Privatization efforts in other countries show that privately held infrastructure, oil, and oil service companies generate greater efficiencies, improved production, and higher revenues than do centrally planned and state-owned industries. The same can be achieved in Iraq, whose oil industry cannot thrive without access to global capital markets. The Administration should work with Iraq's future federal government to develop mechanisms for privatizing these industries, taxing oil sales, and sharing the proceeds equitably with the three major ethnic regions--the Shiite Arabs in the South, the Kurds in the North, and the Sunni Arabs in the central region.
As the end of Saddam's regime will mean the end of the U.N. sanctions, the rationale for the U.N.-administered oil-for-food program will be removed. Absent the threat of an Iraqi program to develop weapons of mass destruction, the Bush Administration should not support leaving the oil-for-food program in place, let alone expanding it. The temporary U.S. administration and the future government of Iraq should also remove Ba'ath cadres loyal to Saddam and his clan in the national oil ministry and the Iraqi National Oil Company.
During the 1990s, Saddam attempted to dismantle the U.N. Security Council sanctions or "encourage" permanent members to veto the use of force against Iraq by allocating lucrative contracts for the development of giant Iraqi oil fields to companies from Russia, France, and China. The power of Saddam's regime to allocate these contracts in view of their corrupt nature is questionable, and the circumstances surrounding the granting of these contracts need to be re-examined.
Comprehensive Economic Reform
The Bush Administration, its allies, and international organizations should prepare, encourage, and support the future leaders of a post-Saddam Iraqi government to develop a comprehensive economic reform package. Specifically, in addition to the reforms outlined above, a new federal Iraqi government must take steps to create a modern legal environment that recognizes property rights and is conducive to privatization; educate and prepare the people of Iraq for structural economic reform and privatization through a public information campaign; deregulate prices internally, including in the utilities and energy sector; prepare state assets, including industries, utilities, transportation, ports and airports, pipelines, and the energy sector, for privatization; keep the budget balanced and inflation, taxes, and tariffs low; and liberalize and expand trade, and launch an effort for Iraq to join the World Trade Organization.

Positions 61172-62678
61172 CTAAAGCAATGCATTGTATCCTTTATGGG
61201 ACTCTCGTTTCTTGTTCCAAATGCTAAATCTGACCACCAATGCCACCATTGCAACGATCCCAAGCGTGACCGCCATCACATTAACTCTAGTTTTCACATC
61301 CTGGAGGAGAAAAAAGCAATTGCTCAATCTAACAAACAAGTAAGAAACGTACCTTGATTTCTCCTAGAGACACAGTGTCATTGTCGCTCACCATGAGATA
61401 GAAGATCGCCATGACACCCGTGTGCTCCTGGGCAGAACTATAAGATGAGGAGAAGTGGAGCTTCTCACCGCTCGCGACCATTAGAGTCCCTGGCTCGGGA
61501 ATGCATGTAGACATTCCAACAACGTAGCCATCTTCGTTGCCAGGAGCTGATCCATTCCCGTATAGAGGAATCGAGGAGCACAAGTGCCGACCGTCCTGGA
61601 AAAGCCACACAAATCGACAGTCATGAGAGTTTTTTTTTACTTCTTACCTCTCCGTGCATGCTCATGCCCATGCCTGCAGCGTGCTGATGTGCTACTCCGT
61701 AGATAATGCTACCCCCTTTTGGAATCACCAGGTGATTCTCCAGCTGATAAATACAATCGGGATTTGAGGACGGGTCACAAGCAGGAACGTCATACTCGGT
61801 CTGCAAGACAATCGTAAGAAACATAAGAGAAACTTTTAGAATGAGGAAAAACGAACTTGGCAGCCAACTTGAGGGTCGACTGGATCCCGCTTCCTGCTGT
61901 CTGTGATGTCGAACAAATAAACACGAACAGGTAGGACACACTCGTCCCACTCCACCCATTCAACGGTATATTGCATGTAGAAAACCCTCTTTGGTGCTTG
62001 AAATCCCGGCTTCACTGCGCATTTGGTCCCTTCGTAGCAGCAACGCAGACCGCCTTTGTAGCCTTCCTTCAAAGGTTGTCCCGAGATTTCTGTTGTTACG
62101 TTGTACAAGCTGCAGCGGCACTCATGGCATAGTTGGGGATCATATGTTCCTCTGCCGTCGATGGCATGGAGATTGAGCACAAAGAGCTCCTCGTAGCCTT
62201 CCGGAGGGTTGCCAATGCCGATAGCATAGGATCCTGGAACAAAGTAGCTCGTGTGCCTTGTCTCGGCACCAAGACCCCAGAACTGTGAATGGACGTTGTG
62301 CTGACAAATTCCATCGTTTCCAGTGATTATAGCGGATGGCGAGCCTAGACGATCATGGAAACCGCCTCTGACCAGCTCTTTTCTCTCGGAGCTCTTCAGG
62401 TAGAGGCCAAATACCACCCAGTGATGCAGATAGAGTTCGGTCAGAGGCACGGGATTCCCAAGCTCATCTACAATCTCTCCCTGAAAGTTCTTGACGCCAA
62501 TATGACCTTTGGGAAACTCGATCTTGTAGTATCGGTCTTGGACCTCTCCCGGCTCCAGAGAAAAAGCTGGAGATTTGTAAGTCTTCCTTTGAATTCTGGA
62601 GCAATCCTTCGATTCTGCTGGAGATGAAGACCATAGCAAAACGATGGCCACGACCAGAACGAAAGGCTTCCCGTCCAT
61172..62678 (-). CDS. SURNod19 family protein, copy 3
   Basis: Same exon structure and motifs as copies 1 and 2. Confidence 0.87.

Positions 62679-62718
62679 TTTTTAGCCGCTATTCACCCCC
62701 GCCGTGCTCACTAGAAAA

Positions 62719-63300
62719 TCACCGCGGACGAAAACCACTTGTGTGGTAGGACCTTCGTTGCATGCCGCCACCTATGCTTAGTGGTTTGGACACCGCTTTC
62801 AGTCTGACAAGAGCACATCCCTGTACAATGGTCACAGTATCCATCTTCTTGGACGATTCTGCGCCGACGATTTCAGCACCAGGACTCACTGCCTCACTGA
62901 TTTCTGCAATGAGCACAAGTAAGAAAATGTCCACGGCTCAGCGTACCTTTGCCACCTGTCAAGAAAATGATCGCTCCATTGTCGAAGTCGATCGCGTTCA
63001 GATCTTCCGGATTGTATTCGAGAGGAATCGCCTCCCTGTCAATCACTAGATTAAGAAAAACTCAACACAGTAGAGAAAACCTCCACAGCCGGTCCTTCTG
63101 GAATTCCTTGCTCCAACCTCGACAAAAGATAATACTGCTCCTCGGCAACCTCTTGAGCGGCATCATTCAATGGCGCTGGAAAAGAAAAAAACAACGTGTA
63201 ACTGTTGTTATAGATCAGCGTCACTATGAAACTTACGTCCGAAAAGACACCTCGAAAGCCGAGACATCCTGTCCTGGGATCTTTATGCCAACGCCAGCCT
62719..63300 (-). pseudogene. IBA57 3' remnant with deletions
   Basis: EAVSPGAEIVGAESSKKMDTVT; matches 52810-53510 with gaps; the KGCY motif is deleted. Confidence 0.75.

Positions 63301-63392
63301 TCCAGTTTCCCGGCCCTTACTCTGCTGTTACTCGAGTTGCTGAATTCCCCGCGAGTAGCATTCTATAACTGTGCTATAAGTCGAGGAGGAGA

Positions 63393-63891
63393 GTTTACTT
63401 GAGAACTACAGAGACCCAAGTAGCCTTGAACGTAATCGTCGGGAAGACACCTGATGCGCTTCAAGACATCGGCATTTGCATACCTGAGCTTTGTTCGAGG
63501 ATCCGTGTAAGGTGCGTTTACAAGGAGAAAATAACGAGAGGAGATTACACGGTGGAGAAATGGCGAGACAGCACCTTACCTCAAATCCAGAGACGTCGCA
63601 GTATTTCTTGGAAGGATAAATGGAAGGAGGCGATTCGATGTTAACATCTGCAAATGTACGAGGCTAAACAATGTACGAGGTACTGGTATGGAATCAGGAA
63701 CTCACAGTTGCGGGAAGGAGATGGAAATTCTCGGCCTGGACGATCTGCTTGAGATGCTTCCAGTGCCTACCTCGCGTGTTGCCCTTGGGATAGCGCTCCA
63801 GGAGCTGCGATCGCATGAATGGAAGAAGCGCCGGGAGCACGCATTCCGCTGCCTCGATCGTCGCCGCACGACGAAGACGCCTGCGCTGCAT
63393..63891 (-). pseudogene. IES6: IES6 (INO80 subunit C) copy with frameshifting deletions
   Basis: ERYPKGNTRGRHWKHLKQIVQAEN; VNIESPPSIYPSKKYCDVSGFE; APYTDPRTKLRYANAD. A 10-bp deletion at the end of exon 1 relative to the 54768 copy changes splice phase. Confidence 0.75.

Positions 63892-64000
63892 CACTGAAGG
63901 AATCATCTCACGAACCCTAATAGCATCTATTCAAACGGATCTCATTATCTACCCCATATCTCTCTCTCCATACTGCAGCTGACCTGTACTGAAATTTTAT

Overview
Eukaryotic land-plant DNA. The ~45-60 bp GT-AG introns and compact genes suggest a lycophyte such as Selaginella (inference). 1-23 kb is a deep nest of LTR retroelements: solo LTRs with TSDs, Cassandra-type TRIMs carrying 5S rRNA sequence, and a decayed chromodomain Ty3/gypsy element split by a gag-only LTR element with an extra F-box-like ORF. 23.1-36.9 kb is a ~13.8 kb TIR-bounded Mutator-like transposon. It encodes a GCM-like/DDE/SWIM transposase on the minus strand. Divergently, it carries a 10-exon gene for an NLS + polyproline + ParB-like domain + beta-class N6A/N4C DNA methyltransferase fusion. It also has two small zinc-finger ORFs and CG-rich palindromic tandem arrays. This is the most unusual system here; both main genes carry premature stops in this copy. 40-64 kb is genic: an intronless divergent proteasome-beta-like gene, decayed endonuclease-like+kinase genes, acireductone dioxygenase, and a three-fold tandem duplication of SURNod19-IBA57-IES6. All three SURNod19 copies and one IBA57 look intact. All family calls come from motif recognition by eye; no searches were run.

Economic growth will be an important contribution to the stabilization of Iraq, allowing the United States and other forces stationed there to depart after assuring that Iraq's WMD threat and repressive regime have ended. Structural reform and comprehensive privatization is a winning strategy for the people of Iraq, its future government, the region, and the United States.
Ariel Cohen, Ph.D., is Research Fellow in Russian and Eurasian Studies in the Kathryn and Shelby Cullom Davis Institute for International Studies, and Gerald P. O'Driscoll, Jr., Ph.D., is former Director of the Center for International Trade and Economics, at The Heritage Foundation. This paper is updated from Backgrounder No. 1594, published on September 24, 2002.